Limitations of avatar-based visualization technologies

The visualized data in these technologies is frequently preprocessed and simplified. Numeric values for vital signs are transformed into discrete visualization conditions, such as too low, normal, too high, or not measured. While this preprocessing enhances comprehension and diagnostic confidence, it reduces data precision. Numeric indicators remain essential for accurate data analysis. Furthermore, the technologies do not yet display trends, which can help healthcare providers identify slow changes over time, and which often serve as early warning signals before vital signs reach an alarm level. Therefore, avatars currently cannot replace regular monitoring but can serve as a supplement aimed at improving situation awareness. As with synthetic vision and numerical flight data, the key to success will be the optimal integration of the two technologies.

Visual Patient, Visual Clot, and Visual Blood were developed within the same research group. External validation data are needed for these systems. In addition, because the technologies are just beginning to be implemented in clinical practice, the best currently available evidence is a high-fidelity simulation study. No studies have shown patient outcome–relevant benefits yet. Only AlertWatch, Visual Patient, Blood, and Clot have been scientifically studied and validated. It is very important to study and continuously improve visualization technologies for their functionality and not just assume that they work [75].

Future of user-centered technologies for patient monitoring

The potential applications of using avatar-based presentation of medical information seem limitless. A future vision focuses on a holistic model that combines several visual patient-monitoring technologies into an avatar; however, such a model must retain its ability to flow critical information from each part as quickly and efficiently as possible. For example, imagine zooming from the patient avatar into the lungs, heart, and blood vessels. Conversely, imagine zooming out from the patient avatar to representations of the patient’s environment and connected devices. Next steps could include patient’s installations, such as catheters, and more defined gradations or levels in the represented vital sign changes.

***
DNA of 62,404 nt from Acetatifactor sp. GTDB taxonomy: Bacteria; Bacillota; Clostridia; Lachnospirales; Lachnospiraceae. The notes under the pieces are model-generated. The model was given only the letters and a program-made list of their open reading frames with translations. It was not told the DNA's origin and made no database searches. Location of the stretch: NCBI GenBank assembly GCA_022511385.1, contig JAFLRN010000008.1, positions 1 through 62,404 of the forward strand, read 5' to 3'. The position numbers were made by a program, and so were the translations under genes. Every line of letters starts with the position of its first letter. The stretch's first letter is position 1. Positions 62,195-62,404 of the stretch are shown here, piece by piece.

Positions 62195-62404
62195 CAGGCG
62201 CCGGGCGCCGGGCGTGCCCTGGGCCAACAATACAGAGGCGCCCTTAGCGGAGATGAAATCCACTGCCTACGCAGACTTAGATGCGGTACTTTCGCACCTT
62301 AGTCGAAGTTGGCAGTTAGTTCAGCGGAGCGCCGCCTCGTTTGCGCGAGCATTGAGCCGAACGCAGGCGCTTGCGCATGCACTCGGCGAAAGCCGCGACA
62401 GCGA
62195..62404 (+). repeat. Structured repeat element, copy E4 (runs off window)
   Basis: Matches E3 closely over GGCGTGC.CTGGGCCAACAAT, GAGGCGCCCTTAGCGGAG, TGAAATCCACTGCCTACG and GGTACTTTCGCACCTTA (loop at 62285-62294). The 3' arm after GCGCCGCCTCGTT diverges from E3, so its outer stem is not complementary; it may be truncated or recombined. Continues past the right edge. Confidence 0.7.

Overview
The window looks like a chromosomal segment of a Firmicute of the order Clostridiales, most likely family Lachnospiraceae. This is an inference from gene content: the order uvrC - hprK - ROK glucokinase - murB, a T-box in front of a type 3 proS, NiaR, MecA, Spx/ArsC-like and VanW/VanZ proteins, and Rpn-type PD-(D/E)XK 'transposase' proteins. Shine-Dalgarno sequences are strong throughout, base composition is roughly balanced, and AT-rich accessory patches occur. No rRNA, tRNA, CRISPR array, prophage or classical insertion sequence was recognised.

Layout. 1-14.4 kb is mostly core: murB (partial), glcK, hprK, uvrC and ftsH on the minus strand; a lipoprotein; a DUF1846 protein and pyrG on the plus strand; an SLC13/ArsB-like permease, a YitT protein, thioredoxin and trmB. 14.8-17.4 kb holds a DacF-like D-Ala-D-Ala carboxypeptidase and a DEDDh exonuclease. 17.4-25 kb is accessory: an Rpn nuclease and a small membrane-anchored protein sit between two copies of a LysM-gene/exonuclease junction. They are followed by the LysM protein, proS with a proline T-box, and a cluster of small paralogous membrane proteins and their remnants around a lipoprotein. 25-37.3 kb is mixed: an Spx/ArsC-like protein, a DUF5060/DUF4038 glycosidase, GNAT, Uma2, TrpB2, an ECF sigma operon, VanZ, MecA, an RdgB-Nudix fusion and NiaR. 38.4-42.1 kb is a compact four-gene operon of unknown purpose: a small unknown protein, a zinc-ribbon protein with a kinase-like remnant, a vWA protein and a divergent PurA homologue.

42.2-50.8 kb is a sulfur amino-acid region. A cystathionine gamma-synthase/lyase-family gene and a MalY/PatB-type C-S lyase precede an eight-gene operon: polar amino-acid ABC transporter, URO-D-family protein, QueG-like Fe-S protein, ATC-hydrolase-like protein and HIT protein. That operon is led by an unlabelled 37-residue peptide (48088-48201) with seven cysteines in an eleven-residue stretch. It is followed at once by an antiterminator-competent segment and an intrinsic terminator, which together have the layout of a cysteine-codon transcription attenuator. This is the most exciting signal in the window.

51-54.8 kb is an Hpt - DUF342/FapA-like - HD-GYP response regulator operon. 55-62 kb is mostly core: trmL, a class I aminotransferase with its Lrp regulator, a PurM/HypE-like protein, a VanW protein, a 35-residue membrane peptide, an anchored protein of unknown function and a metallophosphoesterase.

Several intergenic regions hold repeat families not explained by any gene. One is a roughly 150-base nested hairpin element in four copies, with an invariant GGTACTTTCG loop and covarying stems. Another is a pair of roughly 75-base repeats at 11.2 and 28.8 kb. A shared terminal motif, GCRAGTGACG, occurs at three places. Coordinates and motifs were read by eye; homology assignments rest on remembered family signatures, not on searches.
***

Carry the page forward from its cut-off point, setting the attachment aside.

Avatar-based technologies can also be an easy-to-understand approach to transporting complex information from machine learning algorithms to the user. In the age of big data, machine learning and artificial intelligence can process large amounts of data and make it useful for clinicians [2]. However, clinicians are not data scientists and may have problems understanding and interpreting the results produced by machine-learning algorithms [1]. Innovative user-centered visualizations showing the necessary information to make smart decisions may help. Avatar-based patient monitoring can integrate different artificial intelligence approaches and provide complex information in a visual format; for instance, predictions of organ system failures or straightforward strategies, such as single-stream predictions of vital signs.

Avatar-based visualizations could also be presented on different digital platforms, such as a virtual or augmented reality headset or as a hologram. This would enable users to “see” the visualizations regardless of their position in the room [74].


The reviewed user-centered technologies, centered around situation awareness, mark the initial foray into the realm of visualized medicine. By employing principles from psychology and cognitive neuroscience, these systems capitalize on the advantages of human sensory perception to facilitate intuitive understanding of the information presented. The ultimate objective of these technologies is to empower individuals to make improved decisions and enhance patient safety. Studying and validating visualization technologies is vital to ensure their functionality.

Availability of data and materials

The datasets used and/or analyzed in the discussed studies are available from the corresponding author on reasonable request.


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The authors are thankful to the participants of the described studies for their time and effort.


The Institute of Anesthesiology of the University Hospital of Zurich, Zurich, Switzerland and the University of Zurich, Zurich, Switzerland funded this project.

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Authors and Affiliations



Conceptualization: GG, JL, TRR, DRS, CBN, DWT; Data Analysis: JL, GG, DWT; Writing—Original Draft Preparation: GG, JL, DWT; Writing—Review & Editing: GG, JL, TRR, DRS, CBN, DWT; Visualization: GG, DWT; Supervision: DWT; Project Administration: DWT. All authors read and approved the final manuscript.

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Correspondence to David W. Tscholl.

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Competing interests